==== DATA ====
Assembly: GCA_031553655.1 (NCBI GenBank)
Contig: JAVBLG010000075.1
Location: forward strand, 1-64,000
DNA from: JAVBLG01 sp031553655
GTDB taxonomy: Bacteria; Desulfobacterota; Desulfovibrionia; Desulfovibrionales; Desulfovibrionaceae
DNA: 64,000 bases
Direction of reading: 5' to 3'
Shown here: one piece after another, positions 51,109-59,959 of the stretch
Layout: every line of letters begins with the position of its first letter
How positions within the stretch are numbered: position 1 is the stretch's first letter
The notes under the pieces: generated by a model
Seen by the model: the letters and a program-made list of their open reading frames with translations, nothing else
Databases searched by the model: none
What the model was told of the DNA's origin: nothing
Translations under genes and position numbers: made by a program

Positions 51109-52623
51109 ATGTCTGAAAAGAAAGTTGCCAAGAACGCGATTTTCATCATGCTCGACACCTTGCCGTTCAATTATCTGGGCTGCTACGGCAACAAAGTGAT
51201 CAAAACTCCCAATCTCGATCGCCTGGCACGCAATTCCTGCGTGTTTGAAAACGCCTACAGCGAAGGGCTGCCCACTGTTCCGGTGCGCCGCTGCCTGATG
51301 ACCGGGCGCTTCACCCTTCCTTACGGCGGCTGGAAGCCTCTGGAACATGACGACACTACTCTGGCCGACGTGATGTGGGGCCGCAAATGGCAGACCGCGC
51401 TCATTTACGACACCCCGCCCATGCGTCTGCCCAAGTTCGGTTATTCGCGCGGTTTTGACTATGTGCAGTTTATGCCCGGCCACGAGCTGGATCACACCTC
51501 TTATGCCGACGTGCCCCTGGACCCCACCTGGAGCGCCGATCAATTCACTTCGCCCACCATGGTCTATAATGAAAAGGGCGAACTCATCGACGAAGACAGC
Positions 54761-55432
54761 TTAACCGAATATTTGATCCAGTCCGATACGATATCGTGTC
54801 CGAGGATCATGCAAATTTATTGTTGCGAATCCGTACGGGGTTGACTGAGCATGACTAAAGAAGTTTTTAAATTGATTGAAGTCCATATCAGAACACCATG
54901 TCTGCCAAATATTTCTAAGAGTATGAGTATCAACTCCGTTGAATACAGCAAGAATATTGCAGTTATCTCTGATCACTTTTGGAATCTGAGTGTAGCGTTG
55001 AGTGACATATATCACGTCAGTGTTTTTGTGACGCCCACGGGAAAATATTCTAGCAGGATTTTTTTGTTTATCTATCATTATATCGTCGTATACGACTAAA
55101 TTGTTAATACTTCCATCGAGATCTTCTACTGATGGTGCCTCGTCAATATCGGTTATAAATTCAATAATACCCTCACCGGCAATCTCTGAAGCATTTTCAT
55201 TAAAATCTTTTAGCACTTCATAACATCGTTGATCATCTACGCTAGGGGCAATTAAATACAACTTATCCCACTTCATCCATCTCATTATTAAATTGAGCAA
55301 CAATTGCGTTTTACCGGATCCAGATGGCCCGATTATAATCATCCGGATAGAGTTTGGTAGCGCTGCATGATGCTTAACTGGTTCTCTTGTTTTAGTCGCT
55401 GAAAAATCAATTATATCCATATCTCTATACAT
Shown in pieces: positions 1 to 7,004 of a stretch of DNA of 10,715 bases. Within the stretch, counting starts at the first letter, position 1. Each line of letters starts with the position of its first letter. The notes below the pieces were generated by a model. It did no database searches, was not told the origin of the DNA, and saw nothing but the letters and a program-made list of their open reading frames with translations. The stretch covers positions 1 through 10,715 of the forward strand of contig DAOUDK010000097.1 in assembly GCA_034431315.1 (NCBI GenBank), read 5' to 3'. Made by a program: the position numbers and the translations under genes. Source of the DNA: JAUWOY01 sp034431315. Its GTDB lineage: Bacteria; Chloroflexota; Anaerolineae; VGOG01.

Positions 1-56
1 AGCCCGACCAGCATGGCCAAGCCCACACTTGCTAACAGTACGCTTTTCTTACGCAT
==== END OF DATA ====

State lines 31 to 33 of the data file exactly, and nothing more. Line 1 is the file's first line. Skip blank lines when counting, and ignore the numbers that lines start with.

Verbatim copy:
Shown in pieces: positions 1 to 7,004 of a stretch of DNA of 10,715 bases. Within the stretch, counting starts at the first letter, position 1. Each line of letters starts with the position of its first letter. The notes below the pieces were generated by a model. It did no database searches, was not told the origin of the DNA, and saw nothing but the letters and a program-made list of their open reading frames with translations. The stretch covers positions 1 through 10,715 of the forward strand of contig DAOUDK010000097.1 in assembly GCA_034431315.1 (NCBI GenBank), read 5' to 3'. Made by a program: the position numbers and the translations under genes. Source of the DNA: JAUWOY01 sp034431315. Its GTDB lineage: Bacteria; Chloroflexota; Anaerolineae; VGOG01.

Positions 1-56
1 AGCCCGACCAGCATGGCCAAGCCCACACTTGCTAACAGTACGCTTTTCTTACGCAT